Real calls the harmonious (or romantic) stage of a relationship love without knowledge and the disharmonious (or disillusioned) stage knowledge without love. The latter stage he regards as demonstrating “you and me” consciousness, which is incompatible with true intimacy.

Feeling impelled to transcend this second, unavoidable relational phase, which impedes the togetherness goals to which all couples implicitly aspire, is seen, paradoxically, as “the painfully hard-won gift of disharmony.”

But to successfully get beyond this problematic phase, couples must, as a team, be able to find the right balance between personal autonomy and interpersonal connection. Detailing the repair work required to accomplish this feat will constitute the focus of part 2. And part 3 will focus on the extraordinary benefits of approaching couples frustration in a more positive, mutually validating manner.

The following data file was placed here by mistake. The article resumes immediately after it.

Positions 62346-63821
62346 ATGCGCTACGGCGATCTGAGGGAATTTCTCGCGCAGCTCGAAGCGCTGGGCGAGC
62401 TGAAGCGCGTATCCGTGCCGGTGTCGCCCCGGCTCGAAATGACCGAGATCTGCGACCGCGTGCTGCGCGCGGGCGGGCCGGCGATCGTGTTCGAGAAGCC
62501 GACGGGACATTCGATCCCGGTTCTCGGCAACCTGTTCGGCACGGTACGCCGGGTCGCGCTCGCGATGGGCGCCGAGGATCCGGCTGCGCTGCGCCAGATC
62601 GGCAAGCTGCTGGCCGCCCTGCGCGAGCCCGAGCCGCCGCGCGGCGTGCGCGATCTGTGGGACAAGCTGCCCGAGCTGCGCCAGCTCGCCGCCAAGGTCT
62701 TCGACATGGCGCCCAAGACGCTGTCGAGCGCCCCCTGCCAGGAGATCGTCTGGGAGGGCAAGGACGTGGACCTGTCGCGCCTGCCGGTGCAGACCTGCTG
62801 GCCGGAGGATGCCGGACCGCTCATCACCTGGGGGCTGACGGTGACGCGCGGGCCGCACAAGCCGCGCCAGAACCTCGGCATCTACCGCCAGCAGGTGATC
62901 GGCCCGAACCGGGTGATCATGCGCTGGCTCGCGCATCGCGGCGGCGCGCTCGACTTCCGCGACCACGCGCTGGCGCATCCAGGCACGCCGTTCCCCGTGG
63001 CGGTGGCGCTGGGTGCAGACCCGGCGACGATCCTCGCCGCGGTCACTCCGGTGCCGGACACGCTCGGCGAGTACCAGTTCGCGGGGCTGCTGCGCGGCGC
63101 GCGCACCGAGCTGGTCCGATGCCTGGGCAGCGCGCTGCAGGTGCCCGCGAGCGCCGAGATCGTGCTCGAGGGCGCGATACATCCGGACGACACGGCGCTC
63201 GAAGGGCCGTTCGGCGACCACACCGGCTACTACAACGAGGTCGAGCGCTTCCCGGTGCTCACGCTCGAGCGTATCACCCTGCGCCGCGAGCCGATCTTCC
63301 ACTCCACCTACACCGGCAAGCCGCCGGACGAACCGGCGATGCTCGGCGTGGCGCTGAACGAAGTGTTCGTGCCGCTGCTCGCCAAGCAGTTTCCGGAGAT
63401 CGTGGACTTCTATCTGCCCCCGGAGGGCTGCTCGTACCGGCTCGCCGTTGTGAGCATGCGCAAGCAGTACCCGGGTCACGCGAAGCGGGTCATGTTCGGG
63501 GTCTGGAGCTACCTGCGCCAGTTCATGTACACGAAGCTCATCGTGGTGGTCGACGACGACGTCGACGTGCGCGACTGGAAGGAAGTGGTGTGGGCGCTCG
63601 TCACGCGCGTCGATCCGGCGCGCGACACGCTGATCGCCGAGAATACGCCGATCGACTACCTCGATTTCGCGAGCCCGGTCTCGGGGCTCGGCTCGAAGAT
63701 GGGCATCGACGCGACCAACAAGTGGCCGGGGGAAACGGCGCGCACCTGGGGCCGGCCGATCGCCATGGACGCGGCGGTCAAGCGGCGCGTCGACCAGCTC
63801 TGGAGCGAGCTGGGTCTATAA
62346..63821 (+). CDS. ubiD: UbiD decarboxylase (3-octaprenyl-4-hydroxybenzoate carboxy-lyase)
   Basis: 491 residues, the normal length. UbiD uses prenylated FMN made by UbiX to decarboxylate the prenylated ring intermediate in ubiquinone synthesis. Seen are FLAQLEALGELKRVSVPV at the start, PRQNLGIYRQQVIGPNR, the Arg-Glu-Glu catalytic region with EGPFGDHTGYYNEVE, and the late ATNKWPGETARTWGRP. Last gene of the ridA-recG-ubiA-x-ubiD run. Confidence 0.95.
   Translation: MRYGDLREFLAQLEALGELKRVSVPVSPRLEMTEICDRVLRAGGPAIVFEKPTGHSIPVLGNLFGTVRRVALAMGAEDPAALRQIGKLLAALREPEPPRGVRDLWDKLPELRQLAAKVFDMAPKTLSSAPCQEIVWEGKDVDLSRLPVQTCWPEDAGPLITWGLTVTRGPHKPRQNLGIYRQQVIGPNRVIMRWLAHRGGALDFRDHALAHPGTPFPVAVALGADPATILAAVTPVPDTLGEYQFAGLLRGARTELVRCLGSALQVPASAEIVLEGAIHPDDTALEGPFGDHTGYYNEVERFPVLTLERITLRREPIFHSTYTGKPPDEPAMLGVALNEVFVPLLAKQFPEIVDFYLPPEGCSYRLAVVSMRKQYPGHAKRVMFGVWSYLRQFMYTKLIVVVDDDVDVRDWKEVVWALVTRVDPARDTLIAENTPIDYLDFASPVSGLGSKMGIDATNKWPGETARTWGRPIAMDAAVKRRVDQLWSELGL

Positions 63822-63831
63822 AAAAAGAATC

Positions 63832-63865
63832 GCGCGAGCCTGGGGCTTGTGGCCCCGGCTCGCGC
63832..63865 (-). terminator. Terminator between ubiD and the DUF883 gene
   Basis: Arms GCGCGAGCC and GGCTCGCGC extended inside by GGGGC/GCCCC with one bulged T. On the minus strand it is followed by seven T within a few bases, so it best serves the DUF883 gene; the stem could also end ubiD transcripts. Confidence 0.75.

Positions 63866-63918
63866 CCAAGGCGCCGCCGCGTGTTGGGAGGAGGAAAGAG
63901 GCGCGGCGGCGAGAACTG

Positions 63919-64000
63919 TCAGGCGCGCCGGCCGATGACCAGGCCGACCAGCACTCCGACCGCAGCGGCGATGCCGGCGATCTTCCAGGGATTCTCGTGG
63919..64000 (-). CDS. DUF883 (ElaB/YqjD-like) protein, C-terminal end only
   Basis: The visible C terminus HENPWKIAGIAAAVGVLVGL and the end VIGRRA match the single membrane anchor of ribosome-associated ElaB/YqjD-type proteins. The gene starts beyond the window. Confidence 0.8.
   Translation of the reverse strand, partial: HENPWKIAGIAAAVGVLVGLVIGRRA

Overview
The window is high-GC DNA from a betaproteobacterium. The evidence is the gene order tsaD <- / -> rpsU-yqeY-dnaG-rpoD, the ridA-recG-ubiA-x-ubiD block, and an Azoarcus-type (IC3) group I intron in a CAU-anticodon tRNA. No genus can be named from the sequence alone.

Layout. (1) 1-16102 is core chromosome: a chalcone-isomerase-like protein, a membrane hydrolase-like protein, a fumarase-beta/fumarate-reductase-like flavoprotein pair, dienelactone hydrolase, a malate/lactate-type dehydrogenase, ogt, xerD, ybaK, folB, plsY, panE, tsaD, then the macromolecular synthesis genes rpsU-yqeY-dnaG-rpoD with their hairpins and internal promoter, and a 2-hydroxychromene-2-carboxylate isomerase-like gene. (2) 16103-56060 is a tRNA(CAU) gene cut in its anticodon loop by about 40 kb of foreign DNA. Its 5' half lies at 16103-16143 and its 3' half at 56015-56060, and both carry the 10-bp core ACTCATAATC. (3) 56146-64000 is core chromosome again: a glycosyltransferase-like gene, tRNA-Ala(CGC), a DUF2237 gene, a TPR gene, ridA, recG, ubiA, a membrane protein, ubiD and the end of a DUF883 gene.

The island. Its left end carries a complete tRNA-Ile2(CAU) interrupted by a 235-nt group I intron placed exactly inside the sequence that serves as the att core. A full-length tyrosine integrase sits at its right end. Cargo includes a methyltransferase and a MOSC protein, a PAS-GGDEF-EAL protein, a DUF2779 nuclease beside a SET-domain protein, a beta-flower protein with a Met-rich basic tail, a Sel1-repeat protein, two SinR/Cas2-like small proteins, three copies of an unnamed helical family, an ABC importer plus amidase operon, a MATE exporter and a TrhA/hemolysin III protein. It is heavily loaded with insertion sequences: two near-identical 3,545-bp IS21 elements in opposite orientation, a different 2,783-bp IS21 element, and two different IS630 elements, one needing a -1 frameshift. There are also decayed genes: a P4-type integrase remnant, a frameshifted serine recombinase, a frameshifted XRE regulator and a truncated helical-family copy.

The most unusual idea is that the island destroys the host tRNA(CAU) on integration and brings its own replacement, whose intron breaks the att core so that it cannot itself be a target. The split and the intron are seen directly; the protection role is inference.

Here I’ll be concentrating on the concepts that are vital to understand—and adopt—in order to develop the right mindset for undertaking this edgy but exciting restorative work.

And, to employ Real’s terminology to zero in on the crux of his thesis, the wise adult is realizable only when one’s adaptive child—with all of its outdated and exaggerated defenses—is overruled by one’s more mature and circumspect (i.e., “wise”) self.

The Felt Safety of the Familiar, and Why It Becomes More and More Precarious

In earlier posts, I discussed the fact that the word familiar might also be read as “family-er.” That is, frequently what feels familiar or more comfortable does so because it became your MO while growing up.